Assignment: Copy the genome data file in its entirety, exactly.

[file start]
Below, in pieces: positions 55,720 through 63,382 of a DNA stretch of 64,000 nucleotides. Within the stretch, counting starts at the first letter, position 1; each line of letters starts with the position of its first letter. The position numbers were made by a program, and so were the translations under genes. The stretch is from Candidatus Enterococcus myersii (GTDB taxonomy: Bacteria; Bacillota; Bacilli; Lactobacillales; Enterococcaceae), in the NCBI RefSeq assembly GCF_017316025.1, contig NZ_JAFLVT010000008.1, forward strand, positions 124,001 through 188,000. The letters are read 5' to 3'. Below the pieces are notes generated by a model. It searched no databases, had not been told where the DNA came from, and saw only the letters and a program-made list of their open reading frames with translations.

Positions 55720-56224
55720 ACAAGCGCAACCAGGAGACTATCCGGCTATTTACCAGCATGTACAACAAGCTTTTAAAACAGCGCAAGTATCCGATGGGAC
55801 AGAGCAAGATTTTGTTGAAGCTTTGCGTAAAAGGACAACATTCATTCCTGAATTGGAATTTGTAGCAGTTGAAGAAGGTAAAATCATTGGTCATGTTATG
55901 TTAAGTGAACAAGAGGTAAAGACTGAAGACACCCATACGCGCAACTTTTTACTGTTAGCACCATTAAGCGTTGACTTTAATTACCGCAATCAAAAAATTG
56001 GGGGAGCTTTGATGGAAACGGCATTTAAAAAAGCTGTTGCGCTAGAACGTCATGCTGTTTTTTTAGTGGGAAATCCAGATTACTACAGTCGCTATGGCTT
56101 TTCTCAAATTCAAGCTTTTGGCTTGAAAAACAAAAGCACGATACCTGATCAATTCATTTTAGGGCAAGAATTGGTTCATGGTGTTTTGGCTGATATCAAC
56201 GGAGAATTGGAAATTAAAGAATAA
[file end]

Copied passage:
Below, in pieces: positions 55,720 through 63,382 of a DNA stretch of 64,000 nucleotides. Within the stretch, counting starts at the first letter, position 1; each line of letters starts with the position of its first letter. The position numbers were made by a program, and so were the translations under genes. The stretch is from Candidatus Enterococcus myersii (GTDB taxonomy: Bacteria; Bacillota; Bacilli; Lactobacillales; Enterococcaceae), in the NCBI RefSeq assembly GCF_017316025.1, contig NZ_JAFLVT010000008.1, forward strand, positions 124,001 through 188,000. The letters are read 5' to 3'. Below the pieces are notes generated by a model. It searched no databases, had not been told where the DNA came from, and saw only the letters and a program-made list of their open reading frames with translations.

Positions 55720-56224
55720 ACAAGCGCAACCAGGAGACTATCCGGCTATTTACCAGCATGTACAACAAGCTTTTAAAACAGCGCAAGTATCCGATGGGAC
55801 AGAGCAAGATTTTGTTGAAGCTTTGCGTAAAAGGACAACATTCATTCCTGAATTGGAATTTGTAGCAGTTGAAGAAGGTAAAATCATTGGTCATGTTATG
55901 TTAAGTGAACAAGAGGTAAAGACTGAAGACACCCATACGCGCAACTTTTTACTGTTAGCACCATTAAGCGTTGACTTTAATTACCGCAATCAAAAAATTG
56001 GGGGAGCTTTGATGGAAACGGCATTTAAAAAAGCTGTTGCGCTAGAACGTCATGCTGTTTTTTTAGTGGGAAATCCAGATTACTACAGTCGCTATGGCTT
56101 TTCTCAAATTCAAGCTTTTGGCTTGAAAAACAAAAGCACGATACCTGATCAATTCATTTTAGGGCAAGAATTGGTTCATGGTGTTTTGGCTGATATCAAC
56201 GGAGAATTGGAAATTAAAGAATAA